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Dental care and nutrition

Our resident nutritionist, Magdalena Marvell returns to talk about the importance of understanding diet and nutrition.

Making mindful food choices and adopting healthy eating habits plays a crucial role in preventing tooth decay, gum disease and promoting healthy teeth formation and development. 
 
For example observing our children losing multiple milk teeth simultaneously during the summer, while experiencing little change during the winter, can be scientifically explained.
 
This phenomenon is closely linked to Vitamin D3 production, which primarily occurs during sun exposure. Vitamin D3, functioning as a hormone-like vitamin, plays a pivotal role in facilitating calcium absorption, ultimately leading to the formation and development of new teeth1. When we spend more time under the sun’s rays during the summer months, this increased Vitamin D3 production promotes the growth of new teeth, subsequently pushing out the old ones!
 
There is a dynamic relationship between diet and nutrition on one hand and oral health on the other. The well-being of the tissues within the mouth is influenced by diet and nutrition, and conversely, the state of oral health can impact the nutrients we consume. Consuming sugars has been linked to an elevated risk of developing dental cavities (caries).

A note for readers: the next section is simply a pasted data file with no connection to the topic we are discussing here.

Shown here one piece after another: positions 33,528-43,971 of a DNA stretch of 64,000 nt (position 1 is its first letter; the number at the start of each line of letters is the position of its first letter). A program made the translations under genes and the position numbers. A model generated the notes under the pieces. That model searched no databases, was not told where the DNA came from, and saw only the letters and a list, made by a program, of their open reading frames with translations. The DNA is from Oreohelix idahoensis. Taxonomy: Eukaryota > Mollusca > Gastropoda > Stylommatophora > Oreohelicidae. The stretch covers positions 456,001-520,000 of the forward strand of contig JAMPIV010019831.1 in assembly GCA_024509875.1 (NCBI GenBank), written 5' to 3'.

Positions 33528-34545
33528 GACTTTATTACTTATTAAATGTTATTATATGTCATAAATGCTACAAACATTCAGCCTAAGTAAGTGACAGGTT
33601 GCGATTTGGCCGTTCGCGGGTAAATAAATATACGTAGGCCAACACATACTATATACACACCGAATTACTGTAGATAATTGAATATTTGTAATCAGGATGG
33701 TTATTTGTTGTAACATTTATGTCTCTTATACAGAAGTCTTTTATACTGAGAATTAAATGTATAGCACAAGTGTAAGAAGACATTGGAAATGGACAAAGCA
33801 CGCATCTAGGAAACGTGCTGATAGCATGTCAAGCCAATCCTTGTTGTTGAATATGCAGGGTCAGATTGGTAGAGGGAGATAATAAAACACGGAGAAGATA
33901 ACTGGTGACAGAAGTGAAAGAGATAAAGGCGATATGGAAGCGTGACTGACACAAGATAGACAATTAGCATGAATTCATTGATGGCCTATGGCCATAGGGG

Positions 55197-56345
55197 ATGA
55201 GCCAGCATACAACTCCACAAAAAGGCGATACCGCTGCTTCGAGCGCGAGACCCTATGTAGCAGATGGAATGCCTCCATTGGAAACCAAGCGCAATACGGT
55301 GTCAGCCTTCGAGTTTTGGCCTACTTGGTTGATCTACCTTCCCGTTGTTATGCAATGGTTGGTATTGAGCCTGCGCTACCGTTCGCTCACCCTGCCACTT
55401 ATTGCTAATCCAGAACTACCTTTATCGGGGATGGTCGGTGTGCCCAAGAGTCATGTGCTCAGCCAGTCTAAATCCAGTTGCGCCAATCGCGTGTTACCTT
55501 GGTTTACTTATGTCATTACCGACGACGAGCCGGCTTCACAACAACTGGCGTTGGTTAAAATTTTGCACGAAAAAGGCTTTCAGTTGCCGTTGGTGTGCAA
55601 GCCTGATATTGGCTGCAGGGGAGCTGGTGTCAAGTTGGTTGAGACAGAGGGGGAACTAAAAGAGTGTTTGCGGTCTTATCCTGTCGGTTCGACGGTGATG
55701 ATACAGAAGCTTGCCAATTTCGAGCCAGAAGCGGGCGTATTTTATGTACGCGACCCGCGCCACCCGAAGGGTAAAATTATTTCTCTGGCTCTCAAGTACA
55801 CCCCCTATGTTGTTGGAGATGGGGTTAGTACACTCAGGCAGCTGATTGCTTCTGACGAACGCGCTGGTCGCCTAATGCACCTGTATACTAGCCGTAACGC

Understanding the connection between diet and nutrition and the intricate nature of periodontal disease remains a challenge. Frequent consumption of acidic foods and beverages is associated with an increased risk of tooth erosion. Vitamin D3 is not your typical vitamin; it’s actually a hormone that plays a significant role in maintaining your overall health. It exerts a profound influence on various organs and tissues within the body.
 
Interestingly, when it comes to fortifying your teeth, this fat-soluble hormone proves indispensable. Vitamin D3 assists in the absorption of calcium, effectively balancing mineral levels in the body. These processes are crucial for both bone and teeth formation and repair. Moreover, they contribute to the preservation of dental structure, which can last a lifetime with proper care.
 
However, it’s important to note that more than half of the global population is deficient in vitamin D3. Why is this the case?
 
One primary reason is that people nowadays have reduced exposure to sunlight, either due to spending extended periods indoors or relying on sunscreen for protection. This deficiency in sunlight exposure can hinder the body’s natural production of vitamin D3, affecting not only overall health but also the well-being of your teeth. Excessive phytic acid consumption can influence the absorption of vitamin D2. Phytic acid, or phytates, is the stored form of phosphorus found in seeds, nuts, legumes, and unprocessed whole grains (concentrated in the outer bran layers).